Respiratory Therapist Jobs
Respiratory therapists, also known as respiratory care practitioners, diagnose and treat patients who have breathing difficulties or cardiopulmonary disorders.
Job Description: A Day in the Life of a Respiratory Therapist
Most respiratory therapists work in hospitals, and therefore may work irregular hours in hospital settings, working night shifts or long shifts.
Working with doctors and other physicians, respiratory therapists treat all types of patients, from premature babies with lung problems to elderly patients suffering from lung disease.
A respiratory therapist may also be required to provide emergency care to patients who have suffered from accidents such as drowning, stroke, or heart attack.
Before beginning treatment, a respiratory therapist generally interviews the patient and conducts a number of diagnostic tests, such as measuring pH and oxygen concentration of the patient’s blood and testing his lung capacity. Treatments used by respiratory therapists include oxygen masks, chest physiotherapy, ventilator systems, and administration of aerosol medication. Treatment will vary depending on the patient’s needs. For example, a patient who has just undergone surgery may require chest physiotherapy to remove mucus from the lungs which builds up during anesthesia. A patient with a permanent lung disease may need to be put on a ventilator, in which case the respiratory therapist needs to teach the patient about maintaining and cleaning the equipment.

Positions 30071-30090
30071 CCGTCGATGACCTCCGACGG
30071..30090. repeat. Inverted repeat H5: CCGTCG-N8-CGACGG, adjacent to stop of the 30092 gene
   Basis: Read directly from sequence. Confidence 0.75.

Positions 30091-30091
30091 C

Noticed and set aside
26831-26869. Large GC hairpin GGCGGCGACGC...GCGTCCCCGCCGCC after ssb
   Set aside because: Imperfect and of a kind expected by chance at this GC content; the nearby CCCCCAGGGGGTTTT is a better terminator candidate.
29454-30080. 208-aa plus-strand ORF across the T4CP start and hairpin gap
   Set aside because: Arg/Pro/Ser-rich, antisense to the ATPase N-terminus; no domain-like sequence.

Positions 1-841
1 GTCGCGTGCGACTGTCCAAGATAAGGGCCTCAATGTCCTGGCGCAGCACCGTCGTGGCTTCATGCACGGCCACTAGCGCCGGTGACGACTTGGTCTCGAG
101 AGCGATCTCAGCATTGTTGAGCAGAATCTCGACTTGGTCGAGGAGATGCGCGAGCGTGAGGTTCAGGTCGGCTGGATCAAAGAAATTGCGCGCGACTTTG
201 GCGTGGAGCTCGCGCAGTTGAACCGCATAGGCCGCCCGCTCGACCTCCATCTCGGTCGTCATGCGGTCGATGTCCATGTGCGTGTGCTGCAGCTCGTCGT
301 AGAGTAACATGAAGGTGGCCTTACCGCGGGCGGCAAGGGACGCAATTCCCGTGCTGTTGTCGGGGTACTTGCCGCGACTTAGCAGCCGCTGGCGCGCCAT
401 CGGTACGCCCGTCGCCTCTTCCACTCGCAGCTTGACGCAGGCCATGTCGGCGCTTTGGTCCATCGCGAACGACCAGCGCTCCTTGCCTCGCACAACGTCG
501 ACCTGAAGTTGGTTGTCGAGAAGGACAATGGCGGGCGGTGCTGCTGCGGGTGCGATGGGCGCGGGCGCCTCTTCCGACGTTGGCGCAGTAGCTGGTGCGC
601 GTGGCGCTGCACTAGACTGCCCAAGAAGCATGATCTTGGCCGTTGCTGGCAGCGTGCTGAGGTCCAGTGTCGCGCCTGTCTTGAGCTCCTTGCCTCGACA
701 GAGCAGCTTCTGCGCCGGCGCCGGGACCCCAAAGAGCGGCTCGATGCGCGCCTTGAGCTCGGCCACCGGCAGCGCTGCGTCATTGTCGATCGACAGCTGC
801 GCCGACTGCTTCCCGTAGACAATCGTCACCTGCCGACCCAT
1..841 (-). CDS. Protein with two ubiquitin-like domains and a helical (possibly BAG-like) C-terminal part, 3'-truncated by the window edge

General Requirements and Training
A minimum of an associate’s degree from an accredited college, university or vocational institute is required in order to work as a respiratory therapist.
Many respiratory therapists choose to earn a bachelor’s and master’s degree in addition to an associate’s degree, as this may improve employment and payment opportunities.
After completing the necessary educational requirements, respiratory therapists must pass an exam and meet the certification requirements of the National Board for Respiratory to become licensed to work.
Respiratory therapists must be licensed to practice in every state except Hawaii and Alaska.
Salary, Benefits, and Opportunities for Advancement
According to the Bureau of Labor Statistics, the median salary of respiratory therapists is $52,200 as of May 2008. Salary.com reports the mid-50% earnings range of certified respiratory therapists to range from $42,979 to $50,859.
According to Payscale.com, a respiratory therapist with one to four years of experience can expect $17.74 to $23.13 hourly, while one with twenty or more years of experience earns an average of $23.36 to $29.81 per hour.